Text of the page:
Part Design with Manufacturing in Mind

Posted by Al Timm on May 28, 2013 3:00:00 PM
Al Timm

blank.pngAlmost any reasonable design looks good on paper (or even as a prototype)—but that doesn’t mean it’s a sure thing when it comes to manufacturing it. In some ways, designing the product is easy compared to making sure it can be manufactured in a streamlined, efficient, validated, and repeatable way.

Manufacturability impacts profits. By improving the part design, material selection, and/or the process design (enhancing manufacturability) to make sure a high-quality product is manufactured in a fast and accurate way to meet or exceed customer objectives, a huge amount of money can be saved over the lifecycle of the product.

Quite simply, “part design with manufacturing in mind” will determine the success or failure of a project.

The first step is getting the customer design team and the injection-molding engineering team together to discuss every aspect of the project, including intended end use and lifecycle expectations. Feasibility reviews early in development can avoid costly tooling. Production manufacturing should always be the end target when designing parts and tooling. Decisions made during these design meetings typically account for about three-quarters of the total final cost of the part or product—so a lot of money is on the line.

Part design and tool design are dependent on each other and thus should be done concurrently—hopefully in the earliest design stages. The cross-functional engineering team (tooling, materials, manufacturing, and quality engineers) must be involved early to provide a realistic manufacturing perspective on product design, tolerances, mold component functionality, mold materials, tool design, material performance, operational constraints, and associated costs.

The team especially looks for any potential problems in part geometry or tolerance that might result in poor steel conditions or require special tooling features such as lifters, slides, and threading/unthreading. The physical and chemical properties of the selected resin are also evaluated so that the proper mold steel can be selected and mold cooling be reviewed. Mold flow evaluation is also undertaken to determine the best type of gate and gate locations, in addition to determining proper vent locations.

Taking these steps up front is the best way to eliminate wasted effort and rework, which adds significant cost to the tooling budget.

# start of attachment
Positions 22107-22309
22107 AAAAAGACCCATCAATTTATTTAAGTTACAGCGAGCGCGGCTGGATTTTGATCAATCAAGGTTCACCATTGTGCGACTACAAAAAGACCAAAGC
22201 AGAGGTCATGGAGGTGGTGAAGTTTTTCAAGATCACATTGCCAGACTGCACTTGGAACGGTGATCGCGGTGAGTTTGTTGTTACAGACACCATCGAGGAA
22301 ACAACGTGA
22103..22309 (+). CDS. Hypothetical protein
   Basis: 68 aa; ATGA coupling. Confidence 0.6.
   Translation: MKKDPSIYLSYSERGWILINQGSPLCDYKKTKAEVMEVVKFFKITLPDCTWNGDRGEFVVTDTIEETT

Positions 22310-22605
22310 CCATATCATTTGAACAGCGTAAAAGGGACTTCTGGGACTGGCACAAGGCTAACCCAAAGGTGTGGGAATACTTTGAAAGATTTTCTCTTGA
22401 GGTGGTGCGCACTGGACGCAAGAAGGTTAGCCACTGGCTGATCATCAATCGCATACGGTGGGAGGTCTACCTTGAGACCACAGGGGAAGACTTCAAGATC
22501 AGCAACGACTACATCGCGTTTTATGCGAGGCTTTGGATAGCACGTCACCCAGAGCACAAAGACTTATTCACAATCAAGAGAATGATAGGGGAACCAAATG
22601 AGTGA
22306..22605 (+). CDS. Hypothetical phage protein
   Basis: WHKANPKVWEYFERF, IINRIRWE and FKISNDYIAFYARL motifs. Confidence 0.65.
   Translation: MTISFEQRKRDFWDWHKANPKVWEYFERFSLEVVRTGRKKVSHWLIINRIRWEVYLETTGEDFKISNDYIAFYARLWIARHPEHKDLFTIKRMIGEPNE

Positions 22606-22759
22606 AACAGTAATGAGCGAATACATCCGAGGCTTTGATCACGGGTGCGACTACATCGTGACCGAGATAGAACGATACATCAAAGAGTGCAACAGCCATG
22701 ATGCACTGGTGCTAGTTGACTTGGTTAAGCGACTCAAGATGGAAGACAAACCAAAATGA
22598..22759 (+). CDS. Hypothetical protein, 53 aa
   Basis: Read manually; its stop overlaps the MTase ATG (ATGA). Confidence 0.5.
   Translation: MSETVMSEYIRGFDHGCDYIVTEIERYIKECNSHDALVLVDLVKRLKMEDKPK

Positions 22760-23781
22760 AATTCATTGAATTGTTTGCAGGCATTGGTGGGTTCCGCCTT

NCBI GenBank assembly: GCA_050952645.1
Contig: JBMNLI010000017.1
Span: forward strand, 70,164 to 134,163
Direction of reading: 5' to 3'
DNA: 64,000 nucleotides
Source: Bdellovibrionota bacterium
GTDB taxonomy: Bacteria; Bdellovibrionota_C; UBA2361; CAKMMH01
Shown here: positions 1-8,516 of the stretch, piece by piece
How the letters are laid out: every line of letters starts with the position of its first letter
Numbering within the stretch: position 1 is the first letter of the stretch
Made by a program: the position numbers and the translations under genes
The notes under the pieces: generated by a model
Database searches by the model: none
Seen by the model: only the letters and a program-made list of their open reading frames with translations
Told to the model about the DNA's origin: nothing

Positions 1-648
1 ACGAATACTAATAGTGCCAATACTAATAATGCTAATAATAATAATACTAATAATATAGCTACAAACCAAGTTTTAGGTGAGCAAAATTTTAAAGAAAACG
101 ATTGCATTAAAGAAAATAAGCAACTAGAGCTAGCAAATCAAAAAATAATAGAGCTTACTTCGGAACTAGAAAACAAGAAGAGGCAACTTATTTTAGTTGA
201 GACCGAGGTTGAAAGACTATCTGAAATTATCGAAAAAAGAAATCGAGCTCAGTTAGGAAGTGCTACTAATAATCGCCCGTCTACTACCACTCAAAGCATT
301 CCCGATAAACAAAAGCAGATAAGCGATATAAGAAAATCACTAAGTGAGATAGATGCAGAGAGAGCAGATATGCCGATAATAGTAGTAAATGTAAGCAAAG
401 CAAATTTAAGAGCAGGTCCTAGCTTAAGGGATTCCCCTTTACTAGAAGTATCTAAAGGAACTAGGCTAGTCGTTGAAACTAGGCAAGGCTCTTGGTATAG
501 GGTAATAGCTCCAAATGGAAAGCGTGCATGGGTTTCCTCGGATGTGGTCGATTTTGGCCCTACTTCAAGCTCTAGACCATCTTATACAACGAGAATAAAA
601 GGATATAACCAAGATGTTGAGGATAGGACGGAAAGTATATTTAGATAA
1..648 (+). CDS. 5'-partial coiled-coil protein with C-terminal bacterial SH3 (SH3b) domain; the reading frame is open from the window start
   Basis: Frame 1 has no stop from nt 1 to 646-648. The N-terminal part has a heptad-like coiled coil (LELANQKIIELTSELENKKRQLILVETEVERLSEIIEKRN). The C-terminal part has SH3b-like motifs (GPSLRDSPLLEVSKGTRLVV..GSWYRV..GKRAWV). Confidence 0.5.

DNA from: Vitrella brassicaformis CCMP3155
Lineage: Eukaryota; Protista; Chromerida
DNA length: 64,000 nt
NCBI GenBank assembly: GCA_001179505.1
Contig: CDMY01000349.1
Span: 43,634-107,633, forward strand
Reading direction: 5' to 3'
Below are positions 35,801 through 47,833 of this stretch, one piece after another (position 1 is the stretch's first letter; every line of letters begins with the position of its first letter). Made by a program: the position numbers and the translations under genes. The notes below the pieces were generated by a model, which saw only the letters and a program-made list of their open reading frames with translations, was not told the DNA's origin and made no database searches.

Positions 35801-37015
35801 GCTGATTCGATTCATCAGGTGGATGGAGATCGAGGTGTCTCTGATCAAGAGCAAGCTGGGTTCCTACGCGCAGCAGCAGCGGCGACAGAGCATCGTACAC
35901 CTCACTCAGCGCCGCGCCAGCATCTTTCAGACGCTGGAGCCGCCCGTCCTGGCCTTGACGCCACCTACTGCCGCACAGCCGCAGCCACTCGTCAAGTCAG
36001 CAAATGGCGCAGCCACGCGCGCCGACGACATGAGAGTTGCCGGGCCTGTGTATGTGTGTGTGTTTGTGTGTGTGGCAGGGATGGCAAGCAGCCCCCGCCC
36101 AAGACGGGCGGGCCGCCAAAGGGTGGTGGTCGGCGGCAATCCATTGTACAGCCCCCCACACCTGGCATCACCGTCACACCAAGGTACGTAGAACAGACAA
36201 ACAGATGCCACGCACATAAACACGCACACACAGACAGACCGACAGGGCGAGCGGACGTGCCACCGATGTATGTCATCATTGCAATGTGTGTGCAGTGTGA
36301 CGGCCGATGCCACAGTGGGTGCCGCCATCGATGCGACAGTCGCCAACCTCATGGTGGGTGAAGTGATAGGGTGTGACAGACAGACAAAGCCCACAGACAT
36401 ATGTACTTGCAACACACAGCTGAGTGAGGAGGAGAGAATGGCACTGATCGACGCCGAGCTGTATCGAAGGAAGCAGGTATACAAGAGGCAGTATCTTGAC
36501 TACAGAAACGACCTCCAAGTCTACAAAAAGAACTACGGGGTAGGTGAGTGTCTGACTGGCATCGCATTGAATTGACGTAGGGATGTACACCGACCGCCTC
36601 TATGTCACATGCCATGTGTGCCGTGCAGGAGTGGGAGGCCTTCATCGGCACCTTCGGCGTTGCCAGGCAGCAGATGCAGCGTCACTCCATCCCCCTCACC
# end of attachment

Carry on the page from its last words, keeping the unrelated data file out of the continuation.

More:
Manufacturability review includes confirmation of standard plastic design practices and incorporation of tooling details to create the most robust design possible. Tooling specifications and tooling sources are finalized and purchased component sources qualified. A comprehensive process failure mode effects analysis (PFMEA) is also completed. Below are some key goals when designing a product with manufacturability in mind:

  • Eliminate or replace, where possible, unusual parts or specifications that add complexity

  • Review material supplier recommendations for selected resins

  • Design parts with nominal wall thickness whenever possible

  • Where possible, eliminate or combine steps to increase manufacturability

  • Gate into the thickest wall section of the part, with a gate designed for minimal to no trimming

  • Design parts with adequate draft for proper release from the mold without the use of mold release agent

  • Design parts to minimize secondary operations, such as assembly or finishing

  • Design parts with generous radii at part geometry intersections to enhance melt flow and reduce stress

  • Consider aspects of the tool design when designing the part (such as keeping knit lines and end-of-fill locations in mind when choosing gate locations)

  • Once a reasonable design has been made, complete a mold flow analysis, including melt flow, warp cooling pressures, knits, etc. 

For good reason, customers are concerned about cost. The best way to reduce cost, and maximize overall profitability, is by working closely with the injection molder to consider all the design details that will, in the end, result in the highest manufacturability of the product. It will be time well spent.

Designing for Critical-Use Automotive Applications Guide